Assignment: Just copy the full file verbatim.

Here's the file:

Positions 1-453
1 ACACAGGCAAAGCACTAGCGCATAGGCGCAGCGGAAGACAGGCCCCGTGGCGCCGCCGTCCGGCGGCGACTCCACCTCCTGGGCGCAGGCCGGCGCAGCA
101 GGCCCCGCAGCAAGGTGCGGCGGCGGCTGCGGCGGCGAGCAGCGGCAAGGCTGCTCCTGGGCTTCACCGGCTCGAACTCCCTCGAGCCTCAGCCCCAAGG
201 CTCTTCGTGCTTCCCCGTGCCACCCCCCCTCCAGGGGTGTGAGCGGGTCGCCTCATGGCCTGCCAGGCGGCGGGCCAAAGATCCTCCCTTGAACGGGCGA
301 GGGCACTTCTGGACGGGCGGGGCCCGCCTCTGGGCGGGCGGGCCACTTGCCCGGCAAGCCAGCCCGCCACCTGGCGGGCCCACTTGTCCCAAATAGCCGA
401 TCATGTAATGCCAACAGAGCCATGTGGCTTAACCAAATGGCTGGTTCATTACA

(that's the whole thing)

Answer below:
Positions 1-453
1 ACACAGGCAAAGCACTAGCGCATAGGCGCAGCGGAAGACAGGCCCCGTGGCGCCGCCGTCCGGCGGCGACTCCACCTCCTGGGCGCAGGCCGGCGCAGCA
101 GGCCCCGCAGCAAGGTGCGGCGGCGGCTGCGGCGGCGAGCAGCGGCAAGGCTGCTCCTGGGCTTCACCGGCTCGAACTCCCTCGAGCCTCAGCCCCAAGG
201 CTCTTCGTGCTTCCCCGTGCCACCCCCCCTCCAGGGGTGTGAGCGGGTCGCCTCATGGCCTGCCAGGCGGCGGGCCAAAGATCCTCCCTTGAACGGGCGA
301 GGGCACTTCTGGACGGGCGGGGCCCGCCTCTGGGCGGGCGGGCCACTTGCCCGGCAAGCCAGCCCGCCACCTGGCGGGCCCACTTGTCCCAAATAGCCGA
401 TCATGTAATGCCAACAGAGCCATGTGGCTTAACCAAATGGCTGGTTCATTACA